Corporate IT adoption visualized

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38 Responses to “Corporate IT adoption visualized”

  1. Nick Eden says:

    It should really have a ‘So last decade’ line, by which point Rest Of World is starting to decline, just at the point Enterprise IT is approaching 100%.

  2. digi_owl says:

    The “Oh No” is the point where the CEO (or his kid) brings the very tech thru the door and demands it be hooked to the corporate network. The “Oh fuck” is when that is used as the leverage for a general office rollout.

  3. fuzzyfuzzyfungus says:

    Do we at least get a “we told you so…” line somewhere on the chart, for when somebody’s fancy consumer schlock takes a dirt nap without any backups?

    “Your IT department: dour, beige, and conservative because the world is a horrible place and entropy always wins.”

    • oldtaku says:

      When you get large enough. I understand that when you reach Behemoth status your priority has to move from getting things accomplished to minimizing the damage your corporate drones can do because the rest of the company doesn’t bother to hire people they can trust.

      Our current IT department is great. It’s two people; they do what they do best, let us do what we do best, have some idea of what each of us is capable of, and mostly are not there just to cover their asses. I wanted to install an extra WiFi AP in an out of the way area recently, sent them mail asking if that’d be okay, they said sure – use this channel, use this name, point the auth here so it works with the other APs. I know in most places that might have resulted in my getting written up.

      I think it mostly goes back to can you trust your employees. If not, then IT will have to evolve into obstructionists out of self defense, since the primary commodity is blame.

    • digi_owl says:

      Or leaks the company dirty laundry into the public via some security hole, while the patch is held up in middle-man update “certification” hell.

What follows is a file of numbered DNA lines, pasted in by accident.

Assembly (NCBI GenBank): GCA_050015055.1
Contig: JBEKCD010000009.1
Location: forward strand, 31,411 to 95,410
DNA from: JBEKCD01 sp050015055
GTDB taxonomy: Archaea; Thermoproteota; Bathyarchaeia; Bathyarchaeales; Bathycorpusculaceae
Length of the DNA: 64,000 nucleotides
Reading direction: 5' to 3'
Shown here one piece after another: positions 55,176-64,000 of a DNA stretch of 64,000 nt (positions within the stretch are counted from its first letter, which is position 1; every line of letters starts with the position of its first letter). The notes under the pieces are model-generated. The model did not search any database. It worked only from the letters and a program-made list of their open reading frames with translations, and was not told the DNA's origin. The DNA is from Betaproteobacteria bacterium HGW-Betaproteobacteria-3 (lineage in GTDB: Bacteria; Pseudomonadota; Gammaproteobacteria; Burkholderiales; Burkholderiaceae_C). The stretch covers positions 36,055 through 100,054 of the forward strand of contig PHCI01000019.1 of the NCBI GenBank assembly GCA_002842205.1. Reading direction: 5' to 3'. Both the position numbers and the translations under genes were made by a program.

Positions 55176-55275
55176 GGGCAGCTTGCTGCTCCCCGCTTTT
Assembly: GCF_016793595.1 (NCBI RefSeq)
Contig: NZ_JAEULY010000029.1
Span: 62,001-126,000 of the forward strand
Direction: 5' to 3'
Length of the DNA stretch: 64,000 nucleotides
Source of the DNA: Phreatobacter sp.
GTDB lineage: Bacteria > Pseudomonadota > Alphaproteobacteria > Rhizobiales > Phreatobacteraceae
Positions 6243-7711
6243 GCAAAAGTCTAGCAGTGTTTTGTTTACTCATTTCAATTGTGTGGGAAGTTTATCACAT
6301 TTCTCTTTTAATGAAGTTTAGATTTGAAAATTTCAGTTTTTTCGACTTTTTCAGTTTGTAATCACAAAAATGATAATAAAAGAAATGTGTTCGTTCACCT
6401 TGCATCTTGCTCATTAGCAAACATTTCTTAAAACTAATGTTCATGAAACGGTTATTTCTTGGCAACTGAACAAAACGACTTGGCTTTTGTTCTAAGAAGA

4. Josh Archambault says:

    Cute.  A little smug, but still cute.   Maybe if we ask the rest-of-world users to comply with SOX, GLB, PCI, and all of their international equivalents we can finally get these curves to align.

    • fuzzyfuzzyfungus says:

      I’m guessing that the sun will be within a few kelvin of cosmic background temperature before that happens…

      Wake me up when you can usefully operate an ipad without a unique ITMS account for every single one(What, you want to bind an Apple client device to your Apple server’s opendirectory infrastructure and make the files on your AFS-based fileservers available to users of said device? Ha, ha, ha, how about you use dropbox or something?)

        • fuzzyfuzzyfungus says:

          Oooh, long, unpleasant, story there…

          You can buy all the redemption codes that your heart desires with a single VPP account. Y’know what you need to redeem those codes, though?(and, incidentally, why there are ‘codes’, like this is some ’90s shareware nonsense,  rather than some more civilized ability to assign purchased licenses to owned iDevices?) Yup, a different ITMS account.

          Even if you splash out for an MDM service, and do a push-install of a VPP purchased application, up comes the “enter itunes credentials” box. Oh, and you can’t push install in-app purchases(such as, minor nonissue for educational customers, all iBooks…) period. Full Stop. Just Not Possible.